A survey of over 20,000 Australian students revealed that gender plays a major role in the different types of bullying behaviour.
Girls are being bullied more often than boys and suffer online with tattle tales and disconnection from group chats, while in the classroom it is much more secretive with note passing most common.
To help address this issue and empower girls, Australian youth fashion brand Supré has launched an anti-bullying project which offers social and emotional learning, enabling students to develop the skills and confidence to appropriately respond to bullying.
In conjunction with headspace and the Telethon Kids Institute, the project takes a stand against school bullying behaviour through a Bullying Education and Prevention Resource Kit which is now available to schools across the country.
Supré’s general manager, Elle Roseby, told The Educator that the initiative has the power to create change across schools.
Roseby pointed out that as brand that talks to girls from 13 years of age, upwards and with a 98% female workforce, Supré has “great insight into the concerns, needs and dreams of young women”.
“Our team members revealed that most had been a victim of bullying and even more knew someone who had been affected by it. This only supports research that tells us that 1 in 4 Australian young people are bullied regularly – that’s one too many and all too often,” she said.
“We also know bullying is a significant predictor of mental health problems; it can cause social isolation, reduce school performance and lead to higher rates of anxiety and depression down the track. Simply, bullying has life-long effects.”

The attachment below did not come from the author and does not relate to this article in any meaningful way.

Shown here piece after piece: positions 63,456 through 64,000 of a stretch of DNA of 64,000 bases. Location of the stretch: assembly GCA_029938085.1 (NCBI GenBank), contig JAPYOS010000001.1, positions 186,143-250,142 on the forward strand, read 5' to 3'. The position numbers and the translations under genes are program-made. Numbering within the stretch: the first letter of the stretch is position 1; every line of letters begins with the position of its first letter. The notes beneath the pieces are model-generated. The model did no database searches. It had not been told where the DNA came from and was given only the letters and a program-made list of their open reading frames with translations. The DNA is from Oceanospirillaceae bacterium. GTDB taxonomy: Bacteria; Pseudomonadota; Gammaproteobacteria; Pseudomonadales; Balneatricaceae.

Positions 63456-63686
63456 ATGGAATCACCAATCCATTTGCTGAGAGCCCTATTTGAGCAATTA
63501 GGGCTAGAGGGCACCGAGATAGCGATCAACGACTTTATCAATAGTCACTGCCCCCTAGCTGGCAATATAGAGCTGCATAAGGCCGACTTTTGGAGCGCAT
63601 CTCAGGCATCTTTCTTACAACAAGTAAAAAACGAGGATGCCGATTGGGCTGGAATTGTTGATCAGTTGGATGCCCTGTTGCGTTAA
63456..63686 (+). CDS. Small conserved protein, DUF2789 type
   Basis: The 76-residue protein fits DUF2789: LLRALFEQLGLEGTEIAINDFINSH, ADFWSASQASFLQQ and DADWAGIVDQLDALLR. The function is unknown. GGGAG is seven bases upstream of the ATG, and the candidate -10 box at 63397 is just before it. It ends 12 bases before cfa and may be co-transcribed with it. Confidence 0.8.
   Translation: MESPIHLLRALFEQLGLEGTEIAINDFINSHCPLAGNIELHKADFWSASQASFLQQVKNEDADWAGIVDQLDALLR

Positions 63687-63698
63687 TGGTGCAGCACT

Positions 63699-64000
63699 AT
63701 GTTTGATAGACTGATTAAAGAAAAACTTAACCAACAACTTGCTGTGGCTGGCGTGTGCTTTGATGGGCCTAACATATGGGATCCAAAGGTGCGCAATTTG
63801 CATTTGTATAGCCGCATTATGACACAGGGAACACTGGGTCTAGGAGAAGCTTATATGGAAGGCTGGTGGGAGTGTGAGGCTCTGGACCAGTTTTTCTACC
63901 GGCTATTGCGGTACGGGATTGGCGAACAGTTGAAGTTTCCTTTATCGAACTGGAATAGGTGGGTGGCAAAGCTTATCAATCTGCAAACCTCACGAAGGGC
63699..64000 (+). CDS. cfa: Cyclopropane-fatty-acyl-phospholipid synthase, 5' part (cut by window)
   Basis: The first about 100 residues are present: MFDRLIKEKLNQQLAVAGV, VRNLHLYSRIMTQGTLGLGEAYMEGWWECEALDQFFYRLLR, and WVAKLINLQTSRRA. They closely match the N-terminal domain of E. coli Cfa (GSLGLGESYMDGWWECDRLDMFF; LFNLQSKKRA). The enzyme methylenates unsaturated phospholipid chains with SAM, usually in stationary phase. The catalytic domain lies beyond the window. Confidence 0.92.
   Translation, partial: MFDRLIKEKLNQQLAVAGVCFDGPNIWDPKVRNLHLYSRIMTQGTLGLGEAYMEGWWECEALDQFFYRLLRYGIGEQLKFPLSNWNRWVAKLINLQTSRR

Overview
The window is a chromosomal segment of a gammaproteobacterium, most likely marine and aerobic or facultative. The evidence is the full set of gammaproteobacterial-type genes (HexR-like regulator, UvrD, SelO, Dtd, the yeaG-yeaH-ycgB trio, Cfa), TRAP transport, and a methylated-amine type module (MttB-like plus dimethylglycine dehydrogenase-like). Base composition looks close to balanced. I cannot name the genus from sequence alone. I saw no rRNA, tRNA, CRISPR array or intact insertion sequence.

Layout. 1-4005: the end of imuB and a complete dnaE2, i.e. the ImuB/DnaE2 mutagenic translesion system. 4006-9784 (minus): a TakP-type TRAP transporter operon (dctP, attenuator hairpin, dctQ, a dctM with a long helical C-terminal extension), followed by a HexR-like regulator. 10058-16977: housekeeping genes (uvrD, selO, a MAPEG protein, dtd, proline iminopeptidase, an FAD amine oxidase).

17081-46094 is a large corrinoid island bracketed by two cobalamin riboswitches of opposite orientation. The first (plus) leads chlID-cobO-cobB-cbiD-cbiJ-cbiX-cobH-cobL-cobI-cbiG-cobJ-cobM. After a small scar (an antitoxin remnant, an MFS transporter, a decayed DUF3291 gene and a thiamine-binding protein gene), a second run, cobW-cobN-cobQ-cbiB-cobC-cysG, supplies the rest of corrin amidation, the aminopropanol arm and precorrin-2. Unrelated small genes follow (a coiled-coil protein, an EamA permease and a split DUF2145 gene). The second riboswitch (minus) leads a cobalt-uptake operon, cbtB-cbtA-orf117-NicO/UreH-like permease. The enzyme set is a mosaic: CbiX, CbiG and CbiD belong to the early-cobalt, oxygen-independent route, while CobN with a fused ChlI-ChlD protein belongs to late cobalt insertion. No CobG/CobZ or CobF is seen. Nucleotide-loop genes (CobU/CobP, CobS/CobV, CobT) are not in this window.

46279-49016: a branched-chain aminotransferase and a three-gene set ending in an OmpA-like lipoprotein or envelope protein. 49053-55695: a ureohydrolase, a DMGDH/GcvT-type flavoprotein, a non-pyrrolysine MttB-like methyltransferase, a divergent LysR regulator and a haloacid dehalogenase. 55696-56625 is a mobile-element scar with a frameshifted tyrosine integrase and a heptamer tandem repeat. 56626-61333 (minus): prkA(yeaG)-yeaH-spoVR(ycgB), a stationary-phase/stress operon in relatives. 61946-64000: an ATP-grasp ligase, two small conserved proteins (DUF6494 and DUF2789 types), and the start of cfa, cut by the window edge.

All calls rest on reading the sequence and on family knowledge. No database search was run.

So as Supré’s inaugural project, it partnered with mental health organisation, headspace.
“We’ve also joined forces with some incredible experts and passionate people; Telethon Kids Institute and Australia’s leading expert on bullying, Professor Donna Cross to develop an in school resource to tackle the issue of bullying,” Roseby said.
“Headspace is the perfect partner for us. They exist to improve the well-being of young people and we are proud to deliver a powerful initiative alongside them.”
Roseby said Supré are “incredibly proud” of the caliber of experts that have joined forces to develop the program.
Instrumental in the Kit’s content creation was Professor Donna Cross, who heads up Health Promotion and Education Research at Perth’s Telethon Kids Institute. She has conducted rigorous research, investigating ways to reduce bullying among young people for the last 18 years.
“But more than that, we know it works,” Roseby said.
“The program, which was piloted in five schools in Western Australia last year, was positively received and helped the schools involved build their capacity and confidence to deliver evidence based education on bullying.”
She added that the feedback received indicated that students were engaged in the delivery and teachers felt the anti-bullying content was relevant and useful – especially given bullying is a complex issue for schools to tackle.
“We know that effective school based programs can in fact reduce incidents of bullying, by at least 20%,” Roseby said.
“Bullying, although sadly common, is a complex issue that needs to be dealt with sensitively. The Kit offers social and emotional learning, enabling students to develop the skills and confidence to appropriately respond to bullying – whether it is happening to them or their peers.”
Roseby said it is Supré’s hope that the resource will be delivered in as many schools as possible.
“Getting involved is easy – all that principals need to do is get in touch with their closest headspace centre and request the program is delivered in their schools,” she said.
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